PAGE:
rough draft on what happens in the brain when you have an insight

post by Emrik (Emrik North) · 2024-05-21T18:02:47.060Z · LW · GW · 2 comments

Epistemic status: It is better to be wrong than to have no model at all. I recommend the footnotes.[1]


On my current models of theoretical[2] insight-making, it looks something like this:

  1. A gradual build-up and propagation of salience wrt some tiny discrepancy between highly confident specific beliefs
    1. This maybe corresponds to simultaneously-salient neural ensembles whose oscillations are inharmonic[3]
    2. Or in the frame of predictive processing: unresolved prediction-error between successive layers
  2. Immediately followed by a resolution of that discrepancy if the insight is successfwl
    1. This maybe corresponds to the brain having found a combination of salient ensembles—including the originally inharmonic ensembles—whose oscillations are adequately harmonic
    2. Super-speculative but: If the "question phase" in step 1 was salient enough, and the compression in step 2 great enough, this causes an insight-frisson[4] and a wave of pleasant sensations across your scalp, spine, and associated sensory areas

This maps to a fragile/chaotic high-energy "question phase" during which the violation of expectation is maximized (in order to adequately propagate the implications of the original discrepancy), followed by a compressive low-energy "solution phase" where correctness of expectation is maximized again.

In order to make this work, there are several homeostatic mechanisms which make the brain-state hug the border between phase-transitions as tightly as possible.[5] A corollary of this is that the brain maximizes dynamic correlation length between neurons,[6] which is when they have the greatest ability to influence each other across long distances (aka "communicate"). This is called the "critical brain hypothesis", and it suggests that good thinking is necessarily chaotic in some sense.

Another point is that insight-making is anti-inductive [LW · GW].[7] Theoretical reasoning is a frontier that's continuously being exploited based on the brain's native Value-of-Information-estimator, which means that the branches with the highest naively-calculated-VoI are also less likely to have any low-hanging fruit left. What this implies is that novel insights are likely to be very narrow targets—which means they could be really hard to hold on to for the brief moment between initial hunch and build-up of salience. Concisely: epistemic frontiers are anti-inductive.

  1. ^


  2. ^

    I scope my arguments only to "theoretical processing" (i.e. purely introspective stuff like math), and I don't think they apply to "empirical processing".

  3. ^

    Harmonic (red) vs inharmonic (blue) waveforms. When a waveform is harmonic, efferent neural ensembles can quickly entrain to it and stay in sync with minimal metabolic cost. Alternatively, in the context of predictive processing, we can say that "top-down predictions" quickly "learn to predict" bottom-up stimuli.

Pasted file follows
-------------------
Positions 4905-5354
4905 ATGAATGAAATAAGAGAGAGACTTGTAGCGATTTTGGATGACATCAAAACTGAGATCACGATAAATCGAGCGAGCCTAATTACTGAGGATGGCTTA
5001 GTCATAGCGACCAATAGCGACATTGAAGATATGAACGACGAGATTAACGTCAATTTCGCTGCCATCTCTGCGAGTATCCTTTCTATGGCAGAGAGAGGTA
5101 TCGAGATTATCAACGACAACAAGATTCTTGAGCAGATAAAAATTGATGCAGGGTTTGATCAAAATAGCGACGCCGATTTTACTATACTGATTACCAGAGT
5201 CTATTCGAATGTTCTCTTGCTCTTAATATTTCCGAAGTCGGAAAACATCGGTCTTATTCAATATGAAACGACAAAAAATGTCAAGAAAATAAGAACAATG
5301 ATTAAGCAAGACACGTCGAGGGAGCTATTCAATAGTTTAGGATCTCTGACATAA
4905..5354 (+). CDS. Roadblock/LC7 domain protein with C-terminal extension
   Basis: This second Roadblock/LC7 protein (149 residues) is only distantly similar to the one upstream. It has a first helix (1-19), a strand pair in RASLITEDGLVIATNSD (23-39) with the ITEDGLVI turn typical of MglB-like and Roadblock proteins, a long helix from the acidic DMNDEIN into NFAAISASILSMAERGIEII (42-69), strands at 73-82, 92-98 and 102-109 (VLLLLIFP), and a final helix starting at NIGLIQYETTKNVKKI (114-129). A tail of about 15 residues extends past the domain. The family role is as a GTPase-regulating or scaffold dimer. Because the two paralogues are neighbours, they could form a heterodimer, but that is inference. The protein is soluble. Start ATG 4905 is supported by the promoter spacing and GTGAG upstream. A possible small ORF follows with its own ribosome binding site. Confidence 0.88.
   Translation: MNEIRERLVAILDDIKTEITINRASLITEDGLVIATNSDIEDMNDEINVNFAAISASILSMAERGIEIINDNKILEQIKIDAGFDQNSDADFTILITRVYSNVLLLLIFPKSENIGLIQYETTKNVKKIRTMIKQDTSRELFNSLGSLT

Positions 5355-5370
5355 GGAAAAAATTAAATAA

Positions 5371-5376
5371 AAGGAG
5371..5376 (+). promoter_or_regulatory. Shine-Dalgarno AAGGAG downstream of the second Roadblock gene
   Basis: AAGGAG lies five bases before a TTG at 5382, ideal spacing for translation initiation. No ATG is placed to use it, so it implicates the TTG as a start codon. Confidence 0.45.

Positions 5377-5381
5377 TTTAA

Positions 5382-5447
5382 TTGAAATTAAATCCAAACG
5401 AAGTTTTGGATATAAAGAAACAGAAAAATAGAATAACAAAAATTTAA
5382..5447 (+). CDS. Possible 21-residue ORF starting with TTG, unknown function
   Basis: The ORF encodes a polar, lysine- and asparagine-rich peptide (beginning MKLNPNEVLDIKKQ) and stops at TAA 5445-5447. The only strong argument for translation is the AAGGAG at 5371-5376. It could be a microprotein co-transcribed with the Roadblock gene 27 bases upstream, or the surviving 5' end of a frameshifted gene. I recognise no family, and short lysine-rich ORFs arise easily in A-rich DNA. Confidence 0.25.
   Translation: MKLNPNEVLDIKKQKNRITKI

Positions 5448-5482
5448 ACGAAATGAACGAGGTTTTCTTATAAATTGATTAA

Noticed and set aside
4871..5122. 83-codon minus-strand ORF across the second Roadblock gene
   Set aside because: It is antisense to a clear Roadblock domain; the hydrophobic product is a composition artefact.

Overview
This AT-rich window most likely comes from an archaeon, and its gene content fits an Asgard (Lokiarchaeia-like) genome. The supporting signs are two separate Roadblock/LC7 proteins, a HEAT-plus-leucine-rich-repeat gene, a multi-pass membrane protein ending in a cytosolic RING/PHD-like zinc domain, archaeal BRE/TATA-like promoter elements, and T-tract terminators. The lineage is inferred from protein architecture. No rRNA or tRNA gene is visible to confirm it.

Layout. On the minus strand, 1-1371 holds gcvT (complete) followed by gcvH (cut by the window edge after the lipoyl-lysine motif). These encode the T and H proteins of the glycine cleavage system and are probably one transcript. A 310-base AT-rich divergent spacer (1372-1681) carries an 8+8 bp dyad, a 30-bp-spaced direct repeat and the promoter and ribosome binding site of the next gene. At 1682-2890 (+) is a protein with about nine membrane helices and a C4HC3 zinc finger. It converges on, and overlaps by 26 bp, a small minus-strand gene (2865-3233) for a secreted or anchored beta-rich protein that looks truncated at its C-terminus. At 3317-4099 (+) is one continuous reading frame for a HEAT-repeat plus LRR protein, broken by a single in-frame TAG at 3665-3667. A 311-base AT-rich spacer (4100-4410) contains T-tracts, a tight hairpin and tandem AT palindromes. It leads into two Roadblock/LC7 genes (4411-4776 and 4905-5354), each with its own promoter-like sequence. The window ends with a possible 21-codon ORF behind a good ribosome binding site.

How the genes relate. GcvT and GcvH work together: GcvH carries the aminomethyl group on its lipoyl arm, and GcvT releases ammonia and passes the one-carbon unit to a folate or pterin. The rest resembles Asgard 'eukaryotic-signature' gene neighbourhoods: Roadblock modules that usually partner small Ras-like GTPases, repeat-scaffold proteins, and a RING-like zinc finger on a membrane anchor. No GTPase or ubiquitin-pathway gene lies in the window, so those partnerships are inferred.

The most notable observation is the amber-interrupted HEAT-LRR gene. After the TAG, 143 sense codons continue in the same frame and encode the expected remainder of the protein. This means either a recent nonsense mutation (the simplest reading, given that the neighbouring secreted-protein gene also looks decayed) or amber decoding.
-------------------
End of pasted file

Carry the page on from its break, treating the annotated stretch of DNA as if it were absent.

Comparing harmonic (top) and inharmonic (bottom) waveforms.
  4. ^

    I basically think musical pleasure (and aesthetic pleasure more generally) maps to 1) the build-up of expectations, 2) the violation of those expectations, and 3) the resolution of those violated expectations. Good art has to constantly balance between breaking and affirming automatic expectations. I think the aesthetic chills associates with insights are caused by the same structure as appogiaturas—the one-period delay of an expected tone at the end of a highly predictable sequence.

  5. ^
  6. ^

    I highly recommend this entire YT series!

  7. ^

    I think the term originates from Eliezer, but Q Home has more relevant discussion on it—also I'm just a big fan of their chaoticoptimal reasoning style in general. Can recommend! 🍵


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comment by David Gross (David_Gross) · 2024-05-21T18:51:44.829Z · LW(p) · GW(p)

I'd be curious to hear your thoughts about how insight-frisson might be induced by psychedelics/marijuana in terms of your model. Anecdotally, these drugs seem to promote both a lot of false-positive insight-frisson experiences (the feeling of having an insight is vividly there, but the insight itself seems to dissolve upon inspection) and genuinely insightful insight-frisson experiences (a conceptual discrepancy you didn't even realize you had suddenly comes to light, and a way of resolving it follows soon after, in a way that endures beyond the acute drug experience).

Replies from: Emrik North
comment by Emrik (Emrik North) · 2024-05-21T19:05:59.313Z · LW(p) · GW(p)

I don't really know what psychedelics do in the brain, so I don't have a good answer. I'd note that, if psychedelics increases your brain's sensitivity wrt amplifying discrepancies, then this seems like a promising way to counterbalance biases in the negative direction (e.g. being too humble to think anything novel), even if it increases your false-positives.

I think psychedelics probably don't work this way, but I'd like to try it anyway (if it were cheap) while thinking about specific topics I fear I might be tempted to fool myself about. I'd first spend some effort getting into the state where my brain wants to discover those discrepancies in the first place, and I'm extra-sceptical the drugs would work on their own without some mental preparation.